The week that the Republic is praised for its Maths and Science skills you come out with that line.

  • NMS

    Patricia, No representation without taxation. UKs who may happen to have an entitlement to Irish citizenship, but are resident outside the State of Ireland should not under any circumstances be granted the right to vote, unless of course the rules are changed to ensure that taxation is based on citizenship. At that stage, the matter may be reconsidered!

    Terence McSwiney may have written in “Principles of Freedom”, that “Our border is twofold, language and the sea.”, ach theip ar faoi dhó!

    To get back to the basic point – no one knows how the vote will go. There is a problem in that many people are sick of being lectured by an alliance of all political parties, the non State media, multi-nationals and trades unions, and many may VOTE NO purely as a reaction to that.

    My own guess is that it will pass, but in the circumstances, anything above about 10% for the No side, raises questions for those pushing the alternative. The level of resources on the Yes side far, far outweighs their opponents. Comparing it to the divorce referendum is plain stupid. Much of that referendum was fought on property rights. The divorce referendum passed because of very bad weather in the West of Ireland discouraged many older people out to vote. In the interest of democracy, the normal party campaigns to get the vote out were suspended, lest the vote would be lost.
    The forecast this time is reasonable.

  • noodles

    Just what percent of residents in the State of Ireland pay taxation?

  • Steve Larson

    No representation without taxation.

    lol
    Doesn’t make sense. A lot of people in Dublin etc will lose the vote with that.

  • Reader

    100% – that’s what VAT is for.

  • Old Mortality

    ‘A 39% turnout like there was for the Seanad referendum of 2013 will not carry the Marriage Referendum… ‘

    Does that mean there is a minimum threshold of turnout for the result to be valid? So a 100% ‘Yes’ vote would fail if fewer than 40% bother to vote at all?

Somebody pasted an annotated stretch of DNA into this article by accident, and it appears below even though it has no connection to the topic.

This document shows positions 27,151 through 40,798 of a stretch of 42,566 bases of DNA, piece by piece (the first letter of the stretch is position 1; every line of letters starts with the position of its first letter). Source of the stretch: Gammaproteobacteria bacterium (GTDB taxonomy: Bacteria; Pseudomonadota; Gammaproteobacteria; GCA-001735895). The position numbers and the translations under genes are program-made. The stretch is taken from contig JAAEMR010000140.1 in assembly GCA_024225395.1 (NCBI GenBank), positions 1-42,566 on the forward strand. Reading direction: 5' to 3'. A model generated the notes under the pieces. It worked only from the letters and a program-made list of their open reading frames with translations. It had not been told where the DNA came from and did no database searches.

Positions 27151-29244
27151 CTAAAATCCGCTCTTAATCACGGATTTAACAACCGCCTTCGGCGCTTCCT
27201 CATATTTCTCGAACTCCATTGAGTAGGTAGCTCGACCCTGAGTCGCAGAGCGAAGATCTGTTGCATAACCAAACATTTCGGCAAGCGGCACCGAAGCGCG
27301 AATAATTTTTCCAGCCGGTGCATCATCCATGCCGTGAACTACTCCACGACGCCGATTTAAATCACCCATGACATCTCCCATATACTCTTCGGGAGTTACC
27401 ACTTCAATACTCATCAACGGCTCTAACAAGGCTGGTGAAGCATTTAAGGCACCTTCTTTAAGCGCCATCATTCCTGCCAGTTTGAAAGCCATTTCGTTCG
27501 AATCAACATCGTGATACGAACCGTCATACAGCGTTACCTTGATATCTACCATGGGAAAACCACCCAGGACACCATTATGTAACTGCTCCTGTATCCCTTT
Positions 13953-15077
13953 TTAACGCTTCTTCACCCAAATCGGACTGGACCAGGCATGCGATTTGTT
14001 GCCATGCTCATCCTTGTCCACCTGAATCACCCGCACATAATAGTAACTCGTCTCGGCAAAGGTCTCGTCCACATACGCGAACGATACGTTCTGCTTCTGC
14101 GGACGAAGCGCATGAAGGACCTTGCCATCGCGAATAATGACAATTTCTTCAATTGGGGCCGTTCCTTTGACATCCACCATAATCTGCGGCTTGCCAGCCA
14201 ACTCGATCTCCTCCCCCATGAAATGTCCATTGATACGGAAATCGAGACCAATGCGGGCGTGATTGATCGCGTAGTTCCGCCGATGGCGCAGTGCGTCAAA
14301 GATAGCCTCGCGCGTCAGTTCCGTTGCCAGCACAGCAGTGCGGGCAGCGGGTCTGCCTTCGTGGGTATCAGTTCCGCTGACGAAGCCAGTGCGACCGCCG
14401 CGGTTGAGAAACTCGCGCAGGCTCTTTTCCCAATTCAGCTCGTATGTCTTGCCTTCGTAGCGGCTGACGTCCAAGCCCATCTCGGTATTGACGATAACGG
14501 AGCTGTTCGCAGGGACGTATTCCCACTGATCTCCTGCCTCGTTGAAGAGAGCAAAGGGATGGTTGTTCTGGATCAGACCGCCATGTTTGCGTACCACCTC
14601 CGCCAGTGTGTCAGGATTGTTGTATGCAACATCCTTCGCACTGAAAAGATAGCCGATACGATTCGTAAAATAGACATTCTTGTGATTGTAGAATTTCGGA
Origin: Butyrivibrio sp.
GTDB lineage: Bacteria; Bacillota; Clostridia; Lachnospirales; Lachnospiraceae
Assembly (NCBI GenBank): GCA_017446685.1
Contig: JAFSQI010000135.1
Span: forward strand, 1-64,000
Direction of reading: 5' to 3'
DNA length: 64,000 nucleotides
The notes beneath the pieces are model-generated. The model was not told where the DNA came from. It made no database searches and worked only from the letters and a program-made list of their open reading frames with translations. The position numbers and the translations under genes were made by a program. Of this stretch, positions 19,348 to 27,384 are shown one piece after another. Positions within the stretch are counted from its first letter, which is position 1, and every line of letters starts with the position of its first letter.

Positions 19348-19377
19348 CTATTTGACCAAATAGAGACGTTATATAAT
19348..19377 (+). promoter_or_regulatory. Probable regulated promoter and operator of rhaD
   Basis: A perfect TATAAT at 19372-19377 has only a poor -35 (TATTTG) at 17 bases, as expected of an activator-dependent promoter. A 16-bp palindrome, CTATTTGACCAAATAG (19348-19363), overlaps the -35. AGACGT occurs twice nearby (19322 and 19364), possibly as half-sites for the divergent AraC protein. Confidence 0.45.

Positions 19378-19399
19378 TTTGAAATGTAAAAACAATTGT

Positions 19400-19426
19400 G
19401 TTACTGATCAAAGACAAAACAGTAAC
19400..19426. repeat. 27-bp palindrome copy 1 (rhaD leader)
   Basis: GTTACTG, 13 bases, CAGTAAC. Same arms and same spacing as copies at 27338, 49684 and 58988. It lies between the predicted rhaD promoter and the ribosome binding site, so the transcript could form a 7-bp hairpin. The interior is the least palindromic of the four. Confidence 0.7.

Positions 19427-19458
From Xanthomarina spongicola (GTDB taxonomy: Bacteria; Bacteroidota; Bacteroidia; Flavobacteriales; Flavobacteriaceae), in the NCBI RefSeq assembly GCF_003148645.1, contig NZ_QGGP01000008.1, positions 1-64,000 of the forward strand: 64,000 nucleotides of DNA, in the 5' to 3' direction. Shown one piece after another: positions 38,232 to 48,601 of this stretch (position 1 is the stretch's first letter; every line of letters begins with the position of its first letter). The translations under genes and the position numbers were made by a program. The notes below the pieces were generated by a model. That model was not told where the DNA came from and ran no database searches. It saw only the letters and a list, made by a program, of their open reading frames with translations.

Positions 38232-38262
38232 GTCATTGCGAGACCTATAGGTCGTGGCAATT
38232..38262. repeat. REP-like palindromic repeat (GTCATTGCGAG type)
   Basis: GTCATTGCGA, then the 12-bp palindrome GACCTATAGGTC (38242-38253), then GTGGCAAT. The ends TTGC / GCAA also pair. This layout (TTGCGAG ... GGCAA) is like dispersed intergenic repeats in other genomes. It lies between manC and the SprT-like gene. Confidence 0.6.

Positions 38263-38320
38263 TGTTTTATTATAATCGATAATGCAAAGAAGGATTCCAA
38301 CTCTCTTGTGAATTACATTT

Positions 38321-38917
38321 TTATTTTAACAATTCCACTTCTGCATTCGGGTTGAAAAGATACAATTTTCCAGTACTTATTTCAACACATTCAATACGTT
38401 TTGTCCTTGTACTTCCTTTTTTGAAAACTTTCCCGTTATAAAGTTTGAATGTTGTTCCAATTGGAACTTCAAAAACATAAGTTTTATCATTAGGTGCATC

• John Collins

    Well I just wonder as most Europeans countries grant emigrants the vote for a limited number of years after they leave. Why should we be so different?

  • John Collins

    Quietness Kevin. He is allowing for those who vote early and often and those who are deceased but will ‘cast’ their vote due to some strange supernatural phenomenon.

  • NMS

    John, Some do for fixed periods of time, for example the UK. However in the case of Ireland you have the unusual position of that part of the UK called Northern Ireland, where people can automatically claim citizenship. Why should those who were not born in the State, do not pay towards the cost of running the State, decide on the make up of its laws? Most countries do not have reciprocal voting arrangements, allowing each others citizens to vote in General Elections based on residence, which Ireland and the UK have.

    I am also not sure how you can legally distinguish between citizens who have emigrated and those who have claimed citizenship, though never resided in the State.

  • NMS

    Dr Micheál Collins of the Nevin Economic Research Institute has definitively proven of course that those on lower incomes, who may not pay Income Tax, pay a high proportion of their income in other taxes, VAT & excise. http://www.nerinstitute.net/research/the-distributive-effects-of-recent-vat-changes-in-the-republic-of-ireland/. Micheál was a member of the last Commission on Taxation.

  • NMS

    Noodles – Again I refer you to the work of Dr. Micheál Collins of the Nevin Economic Research Institute. http://www.nerinstitute.net/research/the-distributive-effects-of-recent-vat-changes-in-the-republic-of-ireland/

  • NMS
  • Kevin Breslin

    Doesn’t matter about who is “casting” what, this is an issue about the vote counters.